On the day of surgery, his lungs were clear to auscultation bilaterally. His airway exam revealed Mallampati I, good mouth opening, and normal neck mobility. He was complaining of nasal congestion.

In the preoperative holding area, the patient took two puffs of his albuterol inhaler. He received midazolam 2 mg, ranitidine 20 mg, and ondansetron 4 mg IV. In the operating room, standard ASA monitors were placed and the patient was preoxygenated. During induction, the patient received fentanyl 100 mcg, lidocaine 100 mg, and propofol 200 mg IV. Once easy mask ventilation was established with oxygen and sevoflurane, the patient received rocuronium 40 mg IV. Of note, the patient did not receive preoperative antibiotics. Direct laryngoscopy revealed a grade I view and a lidocaine LTA was used prior to easily placing an endotracheal tube.

Following placement of the endotracheal tube, no condensation was noted in the tube, no end tidal CO2 was obtained, and there were no breath sounds. The patient was difficult to bag ventilate. Once endotracheal tube placement was confirmed, bronchospasm was suspected. Ventilation attempts with oxygen and sevoflurane were continued and albuterol was administered via an MDI adapter. Despite these efforts, the patient was still not being ventilated. Epinephrine 100 mcg IV was administered and a tidal volume of 100 ml was achieved. The patient also received diphenhydramine 50 mg and hydrocortisone 100 mg IV. Hypoventilation persisted and epinephrine was continuously administered to achieve tidal volumes of 100 - 200 ml. The case was cancelled and the decision was made to transfer the patient to a hospital. During this time, the patient received an additional 10 mg of rocuronium to avoid movement during transport. The patient continued to require incremental epinephrine IV to maintain ventilation.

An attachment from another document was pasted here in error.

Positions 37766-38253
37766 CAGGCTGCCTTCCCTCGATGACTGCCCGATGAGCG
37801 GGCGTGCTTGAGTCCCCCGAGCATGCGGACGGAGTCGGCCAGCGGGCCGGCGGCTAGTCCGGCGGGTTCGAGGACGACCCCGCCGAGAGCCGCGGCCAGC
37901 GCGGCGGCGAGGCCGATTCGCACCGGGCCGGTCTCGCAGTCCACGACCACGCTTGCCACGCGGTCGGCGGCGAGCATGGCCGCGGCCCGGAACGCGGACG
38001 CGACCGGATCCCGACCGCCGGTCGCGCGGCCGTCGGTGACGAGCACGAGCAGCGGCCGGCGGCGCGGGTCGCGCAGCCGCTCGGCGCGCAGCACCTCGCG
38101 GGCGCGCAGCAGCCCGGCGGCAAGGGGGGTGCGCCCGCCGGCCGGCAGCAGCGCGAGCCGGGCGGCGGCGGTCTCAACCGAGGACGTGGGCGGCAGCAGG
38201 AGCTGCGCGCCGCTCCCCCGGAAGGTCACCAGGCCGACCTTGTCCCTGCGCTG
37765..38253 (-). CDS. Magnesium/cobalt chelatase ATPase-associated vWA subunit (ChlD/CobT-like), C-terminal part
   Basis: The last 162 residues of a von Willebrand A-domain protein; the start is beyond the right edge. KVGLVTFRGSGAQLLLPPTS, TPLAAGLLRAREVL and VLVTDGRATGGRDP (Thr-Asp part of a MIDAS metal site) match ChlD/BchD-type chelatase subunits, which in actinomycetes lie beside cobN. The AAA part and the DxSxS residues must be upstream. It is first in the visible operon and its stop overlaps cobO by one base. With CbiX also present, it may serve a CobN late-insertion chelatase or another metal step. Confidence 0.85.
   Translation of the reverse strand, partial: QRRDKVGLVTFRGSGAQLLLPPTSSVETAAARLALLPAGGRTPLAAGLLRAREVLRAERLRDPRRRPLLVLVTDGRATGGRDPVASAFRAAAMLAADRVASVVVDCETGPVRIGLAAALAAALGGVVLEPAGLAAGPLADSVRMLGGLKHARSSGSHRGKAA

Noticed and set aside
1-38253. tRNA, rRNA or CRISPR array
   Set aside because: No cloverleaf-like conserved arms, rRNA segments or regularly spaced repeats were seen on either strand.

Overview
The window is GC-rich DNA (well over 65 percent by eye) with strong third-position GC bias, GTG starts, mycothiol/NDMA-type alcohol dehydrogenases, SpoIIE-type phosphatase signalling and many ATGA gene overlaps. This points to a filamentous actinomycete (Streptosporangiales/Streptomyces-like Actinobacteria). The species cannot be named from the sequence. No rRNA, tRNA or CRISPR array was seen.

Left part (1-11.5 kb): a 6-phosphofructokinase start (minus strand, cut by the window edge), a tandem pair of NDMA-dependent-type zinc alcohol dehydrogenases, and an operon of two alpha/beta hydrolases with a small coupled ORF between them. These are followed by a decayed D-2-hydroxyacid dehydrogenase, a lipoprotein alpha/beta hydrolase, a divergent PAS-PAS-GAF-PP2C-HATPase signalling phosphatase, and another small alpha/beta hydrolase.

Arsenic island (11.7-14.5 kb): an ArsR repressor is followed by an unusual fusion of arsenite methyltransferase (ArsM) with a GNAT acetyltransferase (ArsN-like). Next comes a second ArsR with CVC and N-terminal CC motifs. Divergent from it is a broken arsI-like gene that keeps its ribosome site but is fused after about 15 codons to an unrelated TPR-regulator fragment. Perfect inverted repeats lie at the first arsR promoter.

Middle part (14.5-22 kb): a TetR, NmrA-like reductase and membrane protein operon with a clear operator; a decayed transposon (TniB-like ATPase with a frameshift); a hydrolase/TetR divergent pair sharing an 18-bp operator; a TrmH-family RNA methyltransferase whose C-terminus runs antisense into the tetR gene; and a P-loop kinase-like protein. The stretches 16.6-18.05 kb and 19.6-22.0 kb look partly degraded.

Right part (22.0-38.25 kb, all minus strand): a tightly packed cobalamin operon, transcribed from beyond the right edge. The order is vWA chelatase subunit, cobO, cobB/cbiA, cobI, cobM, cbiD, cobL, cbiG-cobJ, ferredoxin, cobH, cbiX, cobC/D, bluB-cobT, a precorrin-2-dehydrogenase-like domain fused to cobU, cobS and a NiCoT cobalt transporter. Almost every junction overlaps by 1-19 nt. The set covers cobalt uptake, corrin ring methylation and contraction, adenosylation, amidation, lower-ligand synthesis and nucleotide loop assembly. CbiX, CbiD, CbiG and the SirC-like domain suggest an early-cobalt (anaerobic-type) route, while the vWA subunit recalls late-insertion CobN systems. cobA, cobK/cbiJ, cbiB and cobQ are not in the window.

Upon arrival to the Emergency Department of a nearby hospital, the patient began to exhibit signs of hemodynamic instability. He was initially in sinus tachycardia with frequent PVCs with a rate up to 180 bpm. He quickly became bradycardic at 30 bpm and hypotensive at 60/40 mm Hg. Abdominal ultrasound revealed a flat inferior vena cava, suggesting vasodilation or hypovolemia. Treatment with epinephrine IV, atropine IV, and intravenous fluid boluses restored his heart rate and blood pressure. He remained intubated and ventilation improved during this time. He was admitted to the Cardiac Intensive Care Unit (ICU) and extubated seven hours after the episode of bronchospasm. He remained in the Cardiac ICU for observation. Because of his episodes of tachycardia and bradycardia, cardiac enzymes were drawn and his highest troponin level was 2.33 ng/ml. As per Cardiac ICU protocol, the patient received aspirin as treatment for a positive troponin. One hour after receiving the aspirin, which was seventeen hours after the initial episode of bronchospasm, the patient again went into bronchospasm. He was reintubated with proprofol and succinylcholine. Bronchoscopy was within normal limits. He improved and was extubated twelve hours later.